Gravity Ace

Pixel art process


Hey everybody! My name is John and I’m making a game called Gravity Ace. This is my first video devlog. By the end of it, let me know what you liked, what you didn’t like, ask me questions!

I’m making this game solo but one thing I’ve learned about gamedev is that it’s a collaboration between the developer and the player. I’m obviously not making this game just for myself… I want lots of people to play it! And I’ve learned a lot about pixel art and music and sound and programming and Godot Engine.


I’m happy to answer questions about my game, my process, Godot Engine, pixel art, music, sound design… whatever!

So what we’re looking at here is me working on some art using Aseprite. It’s a BONUS graphic that appears when you shoot multiple enemies within a short period of time. This will show you a little about my tools and my process. I’ll talk about it more as we go along.

One of the things I wanted in this game was a classic arcade feel and that means keeping score. The original inspiration for this game also had a score keeping system. (That was a game called Thrust — I’ll talk about it more in another video.)

But the big problem in my first scoring system was that there was very little variation from run to run. In other words, once you completed a level and cleared all the enemies you’d get a perfect score and there was no way to improve on it from there. And it was pretty easy to get a perfect score — just shoot everything and call it a day. Imagine a leaderboard where everybody has the same score. Boring.

Now there are bonuses for fuel remaining, shot accuracy, how quickly you finish the level, rank achieved, and for chaining multiple kills. That’s where the BONUS graphic comes in. When you kill multiple enemies within a few seconds of each other you get a score bonus. And this is the graphic that shows the player that they got the bonus.

I like creating animations in Aseprite first and then setting up the nodes and animation player in Godot. In this case it’s 12 frames. Later when I want to revise the animation art or timing I can do it exclusively in Aseprite. As long as I don’t change the number of frames, the new animation plays in Godot without needing to mess with anything.

Up to this point in the video I’ve tried several different changes. I felt that the original placeholder BONUS animation had too much noise. It had a bunch of dust and smoke and stars and the animation plays so fast that it ends up just being noisy. And I wanted to give it a little more SCI FI flavor. What you’re seeing here is I’m trying to clean it up, remove some of that visual noise, and add some more impact at the front of the animation by doing one frame of a big white flash circle.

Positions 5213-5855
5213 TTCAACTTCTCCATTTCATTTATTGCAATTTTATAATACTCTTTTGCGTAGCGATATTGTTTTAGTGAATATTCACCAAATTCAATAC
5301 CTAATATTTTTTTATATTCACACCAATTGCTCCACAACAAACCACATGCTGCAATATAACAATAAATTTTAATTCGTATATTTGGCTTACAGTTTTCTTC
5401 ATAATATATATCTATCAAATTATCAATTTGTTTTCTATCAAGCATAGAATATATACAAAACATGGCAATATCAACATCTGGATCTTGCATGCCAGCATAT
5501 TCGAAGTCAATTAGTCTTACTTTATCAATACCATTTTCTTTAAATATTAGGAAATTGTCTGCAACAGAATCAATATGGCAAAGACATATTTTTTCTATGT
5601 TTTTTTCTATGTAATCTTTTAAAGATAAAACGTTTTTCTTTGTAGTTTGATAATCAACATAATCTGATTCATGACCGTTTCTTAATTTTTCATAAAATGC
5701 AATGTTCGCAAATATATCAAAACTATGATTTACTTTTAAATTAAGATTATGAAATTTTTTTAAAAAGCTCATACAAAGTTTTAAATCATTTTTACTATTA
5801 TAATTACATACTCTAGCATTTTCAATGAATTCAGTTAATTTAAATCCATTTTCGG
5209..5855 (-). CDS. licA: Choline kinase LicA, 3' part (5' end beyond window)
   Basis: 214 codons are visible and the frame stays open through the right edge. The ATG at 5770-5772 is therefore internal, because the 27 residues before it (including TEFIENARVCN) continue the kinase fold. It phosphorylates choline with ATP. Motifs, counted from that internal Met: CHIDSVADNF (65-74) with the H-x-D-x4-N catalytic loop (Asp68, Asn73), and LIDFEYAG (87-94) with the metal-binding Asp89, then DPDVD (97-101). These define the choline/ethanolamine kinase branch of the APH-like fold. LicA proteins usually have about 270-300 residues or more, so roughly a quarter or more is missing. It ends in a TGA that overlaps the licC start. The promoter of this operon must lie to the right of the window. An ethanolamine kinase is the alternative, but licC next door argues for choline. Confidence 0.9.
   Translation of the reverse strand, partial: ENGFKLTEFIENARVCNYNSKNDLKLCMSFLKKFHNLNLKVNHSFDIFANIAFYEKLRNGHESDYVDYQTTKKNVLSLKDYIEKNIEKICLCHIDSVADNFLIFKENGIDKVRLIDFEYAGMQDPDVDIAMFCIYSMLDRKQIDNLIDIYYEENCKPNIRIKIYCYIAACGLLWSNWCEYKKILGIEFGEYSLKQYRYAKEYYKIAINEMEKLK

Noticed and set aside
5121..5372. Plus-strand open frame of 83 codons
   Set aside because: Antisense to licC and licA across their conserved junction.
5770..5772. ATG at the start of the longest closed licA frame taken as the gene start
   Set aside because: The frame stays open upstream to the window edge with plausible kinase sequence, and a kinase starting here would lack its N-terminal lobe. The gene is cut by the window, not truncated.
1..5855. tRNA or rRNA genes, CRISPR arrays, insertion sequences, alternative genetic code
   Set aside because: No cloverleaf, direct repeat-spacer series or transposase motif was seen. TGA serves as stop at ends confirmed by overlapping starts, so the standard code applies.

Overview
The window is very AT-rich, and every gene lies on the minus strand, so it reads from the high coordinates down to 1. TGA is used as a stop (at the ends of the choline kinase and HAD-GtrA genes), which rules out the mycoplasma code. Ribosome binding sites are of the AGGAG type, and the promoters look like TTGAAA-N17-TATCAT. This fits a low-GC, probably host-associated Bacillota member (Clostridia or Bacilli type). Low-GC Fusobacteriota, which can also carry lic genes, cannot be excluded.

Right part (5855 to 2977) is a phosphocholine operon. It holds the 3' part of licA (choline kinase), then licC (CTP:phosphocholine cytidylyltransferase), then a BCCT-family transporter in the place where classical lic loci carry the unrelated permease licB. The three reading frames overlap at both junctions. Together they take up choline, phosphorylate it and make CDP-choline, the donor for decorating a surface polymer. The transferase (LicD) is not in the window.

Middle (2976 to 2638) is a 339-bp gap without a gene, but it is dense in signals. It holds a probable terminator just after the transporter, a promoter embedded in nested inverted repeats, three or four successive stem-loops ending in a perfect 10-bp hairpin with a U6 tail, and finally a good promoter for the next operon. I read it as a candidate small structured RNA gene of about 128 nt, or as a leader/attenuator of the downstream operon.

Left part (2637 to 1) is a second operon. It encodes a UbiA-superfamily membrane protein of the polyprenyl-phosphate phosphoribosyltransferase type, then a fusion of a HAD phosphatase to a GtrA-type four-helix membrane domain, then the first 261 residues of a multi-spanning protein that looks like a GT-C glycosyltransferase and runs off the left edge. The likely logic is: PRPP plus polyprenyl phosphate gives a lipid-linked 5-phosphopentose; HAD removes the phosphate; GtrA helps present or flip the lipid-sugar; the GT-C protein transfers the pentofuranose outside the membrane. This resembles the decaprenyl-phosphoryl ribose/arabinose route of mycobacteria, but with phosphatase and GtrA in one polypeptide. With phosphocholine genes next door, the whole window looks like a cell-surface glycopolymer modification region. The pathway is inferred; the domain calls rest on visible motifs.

I also tend to avoid semi-transparent pixels. In this style, I think it looks better to always use fully opaque pixels and if I want to fade something then I do it by just gradually drawing it dissolving over a few frames. Semi-transparent pixels are reserved for glow effects.

Here I’m drawing some secondary explosions. My technique is to draw a big circle, then in the next frame I carve out a section of it so it’s a crescent, then in the final frame it disappears. I messed up and started drawing these on the wrong layer so you can see I erase them and draw them again on the correct layer.

After seeing how it looks in Godot I go back into Aseprite and I’m adding a little line variation so they aren’t perfect circles. And I included one frame showing the crescent parts dissolving into pixels. With explosions it’s best to have it hit instantly then dissolve slowly over a few frames.

But as you can see here, the animation happens so quickly and there is so much other stuff happening on the screen that the little details in the BONUS animation are kind of lost. You don’t really notice them at all unless you’re really looking hard for them.

So, it’s cut. Too noisy.

And I end up with a simpler animation that is cleaner, has less noise, and I think it conveys the right amount of information to the player without getting in their way.

Well, unless I change it again.

So that’s a little peek at my process. I hope you enjoyed it and let me know in the comments below if you have any questions or tips or just want to share your thoughts. You can also go to GRAVITY ACE DOT COM and join the Discord server and hang out. Please LIKE the video if you liked it. I’m trying to get this game in front of as many people as possible before release and every little bit helps. I really appreciate it.

Thanks and see you next time!

Published December 8, 2019

More devlogs...

Game jams for beginners

3 methods for screen shake in Godot Engine

Creating a custom Fixed Joint in Godot Engine